We met Garry at McCoy Station to ski first Cornice and then Dave’s to Solitude and Wall Street, then chair 2 to a short break at Main Lodge. After a run on Wall, we went to 23. Liz skied Cornice, then a gondola to Dave’s while Garry and I skied Drop Out 3, Wipe Out 1 and Monument. Coming down to Main, we rode the gondola bottom to top and skied skier’s right Climax.

Runs on top were fairly similar to Wednesday. Dave’s was better, having been smoothed out by wind with some sift added. Garry got this pic of me on Dave’s.

Drop Out 3 and Wipe Out 1 were the best runs Wednesday and just slightly firmer today. Monument was more noticeably firmer, maybe wind had blown off some of the loose snow there. By 1:30 light was getting a bit flat so we didn’t go up top after it clouded over.

Garry and I skied into Dry Creek from Climax, took 5 to 3 and skied World Cup, where he rode 23 to ski down to 14. I continued on to Andy’s, then rode chair 1 to ski Baby Gravy with a very sketchy entry but lots of soft snow below that.

I then met Liz to ride 1 and 3 to Rooster Tail and Coyote, then 5 to Solitude, Crosswalk and Spring Canyon to catch the Canyon bus about 3PM. I skied 23,300 vertical on Thursday.


Tony Crocker":3c771a3s said:
We took the bus up to Canyon to leave the Tesla close to fully charged for the drive home. This was a good idea as we like to drive nonstop to Mojave for dinner.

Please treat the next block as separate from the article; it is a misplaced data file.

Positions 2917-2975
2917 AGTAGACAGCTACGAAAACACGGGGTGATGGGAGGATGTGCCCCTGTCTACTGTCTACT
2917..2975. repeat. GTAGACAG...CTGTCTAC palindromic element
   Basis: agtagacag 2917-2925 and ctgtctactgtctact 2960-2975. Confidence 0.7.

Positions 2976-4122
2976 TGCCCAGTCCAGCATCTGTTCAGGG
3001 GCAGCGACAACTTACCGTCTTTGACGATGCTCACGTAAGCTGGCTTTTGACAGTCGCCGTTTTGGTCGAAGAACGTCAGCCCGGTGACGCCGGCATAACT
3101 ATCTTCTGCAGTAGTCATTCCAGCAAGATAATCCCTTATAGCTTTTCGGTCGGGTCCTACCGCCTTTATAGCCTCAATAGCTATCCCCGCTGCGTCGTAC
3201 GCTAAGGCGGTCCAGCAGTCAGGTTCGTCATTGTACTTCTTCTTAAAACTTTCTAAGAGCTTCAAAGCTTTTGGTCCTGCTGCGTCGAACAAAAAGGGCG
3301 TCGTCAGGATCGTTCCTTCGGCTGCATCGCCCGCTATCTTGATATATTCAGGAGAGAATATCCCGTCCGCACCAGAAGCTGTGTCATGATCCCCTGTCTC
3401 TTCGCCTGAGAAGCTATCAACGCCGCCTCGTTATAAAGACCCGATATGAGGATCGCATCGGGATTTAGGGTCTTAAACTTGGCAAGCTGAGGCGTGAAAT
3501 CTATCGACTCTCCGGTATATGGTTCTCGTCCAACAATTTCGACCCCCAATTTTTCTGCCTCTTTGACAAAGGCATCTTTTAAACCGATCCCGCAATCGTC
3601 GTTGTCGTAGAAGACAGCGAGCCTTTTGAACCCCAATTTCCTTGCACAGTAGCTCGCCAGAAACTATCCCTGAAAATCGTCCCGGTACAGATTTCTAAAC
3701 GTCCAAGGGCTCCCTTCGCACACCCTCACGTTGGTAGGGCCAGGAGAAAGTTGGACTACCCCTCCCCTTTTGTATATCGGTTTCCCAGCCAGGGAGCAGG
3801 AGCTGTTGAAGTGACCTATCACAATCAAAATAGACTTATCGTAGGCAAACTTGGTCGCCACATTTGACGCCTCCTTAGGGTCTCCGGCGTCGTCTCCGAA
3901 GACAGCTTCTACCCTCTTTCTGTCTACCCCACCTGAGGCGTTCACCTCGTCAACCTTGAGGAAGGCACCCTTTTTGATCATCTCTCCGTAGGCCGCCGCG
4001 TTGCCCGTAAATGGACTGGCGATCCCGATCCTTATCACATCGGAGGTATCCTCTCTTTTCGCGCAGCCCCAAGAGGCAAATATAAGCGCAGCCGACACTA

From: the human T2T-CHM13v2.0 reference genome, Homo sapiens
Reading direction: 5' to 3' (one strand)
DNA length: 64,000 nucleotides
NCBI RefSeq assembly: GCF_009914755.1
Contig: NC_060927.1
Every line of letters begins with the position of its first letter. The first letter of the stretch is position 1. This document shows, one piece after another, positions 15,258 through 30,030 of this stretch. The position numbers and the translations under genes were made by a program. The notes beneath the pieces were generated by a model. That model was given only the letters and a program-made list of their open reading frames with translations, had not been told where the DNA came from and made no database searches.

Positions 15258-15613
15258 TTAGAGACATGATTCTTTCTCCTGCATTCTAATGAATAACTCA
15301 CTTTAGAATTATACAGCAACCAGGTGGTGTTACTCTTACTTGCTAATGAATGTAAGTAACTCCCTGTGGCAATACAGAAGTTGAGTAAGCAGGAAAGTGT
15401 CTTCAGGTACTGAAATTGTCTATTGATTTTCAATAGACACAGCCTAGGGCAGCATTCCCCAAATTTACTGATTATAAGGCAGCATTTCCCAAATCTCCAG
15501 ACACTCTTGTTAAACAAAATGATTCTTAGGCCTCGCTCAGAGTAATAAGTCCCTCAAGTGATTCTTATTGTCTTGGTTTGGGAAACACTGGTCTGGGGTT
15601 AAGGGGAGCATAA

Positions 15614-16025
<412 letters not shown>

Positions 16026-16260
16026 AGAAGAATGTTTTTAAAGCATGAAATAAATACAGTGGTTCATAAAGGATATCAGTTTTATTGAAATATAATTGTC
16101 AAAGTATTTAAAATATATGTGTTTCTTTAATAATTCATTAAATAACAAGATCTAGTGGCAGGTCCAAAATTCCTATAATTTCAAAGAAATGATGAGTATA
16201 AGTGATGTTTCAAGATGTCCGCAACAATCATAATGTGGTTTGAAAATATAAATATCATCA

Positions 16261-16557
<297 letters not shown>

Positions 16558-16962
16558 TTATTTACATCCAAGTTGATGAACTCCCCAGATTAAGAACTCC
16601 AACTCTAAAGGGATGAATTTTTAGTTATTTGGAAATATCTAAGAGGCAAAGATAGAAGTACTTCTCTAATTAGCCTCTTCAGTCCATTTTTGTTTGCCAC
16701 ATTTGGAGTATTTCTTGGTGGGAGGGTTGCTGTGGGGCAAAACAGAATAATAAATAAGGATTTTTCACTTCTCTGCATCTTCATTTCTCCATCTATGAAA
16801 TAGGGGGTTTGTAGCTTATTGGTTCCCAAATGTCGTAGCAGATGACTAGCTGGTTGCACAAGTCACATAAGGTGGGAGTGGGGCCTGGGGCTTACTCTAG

Remind me again about your SOP for recharging the Tesla on trips to Mammoth?

Tony Crocker

Staff member
Full charge at home to start.

With speed rationed to 80mph on the flats and 75mph on the uphills I can get to Lone Pine, 204 miles with 4,000 foot elevation gain. This assumes cooperative weather in terms of temperature and wind. With most of the trips being in spring I've done this 8 out of 14 times. The other times we also need a 10-15 minute charge stop in Inyokern.

The Lone Pine stop is about 45 minutes due to the remaining 106 miles to Mammoth having another 4,000 foot climb plus dropping temperatures and wind potential. The above may sound like a lot of down time, but we still got to Mammoth this time in 5 1/2 hours including the Inyokern stop and a Schat's bakery stop in Bishop.

Arriving at Mammoth we check in where we are staying and leave the Tesla to charge when we are at dinner. The car then has plenty of charge to handle any cold weather and 1,000 foot drives up to the chair 2 parking as long as we are there. The last night at Mammoth we top off the charge again.

The drive home is essentially the same as in a gas car because it's downhill and leaving after a ski day there will be a dinner stop anyway. Even in the worst scenarios we would easily make it to Inyokern. But the restaurant we like is a Thai place in Mojave, which can be a stretch under adverse circumstances. Last night's drive was the first Tesla drive when it's been any colder than about 55F in the Owens Valley. Worst case scenario would be an extra 10 minute charge in Lone Pine on the way down, which we have only had to do once out of 10 return trips. Twice we had dinner in Inyokern and the other 7 times we made it to Mojave from Mammoth without another charge stop.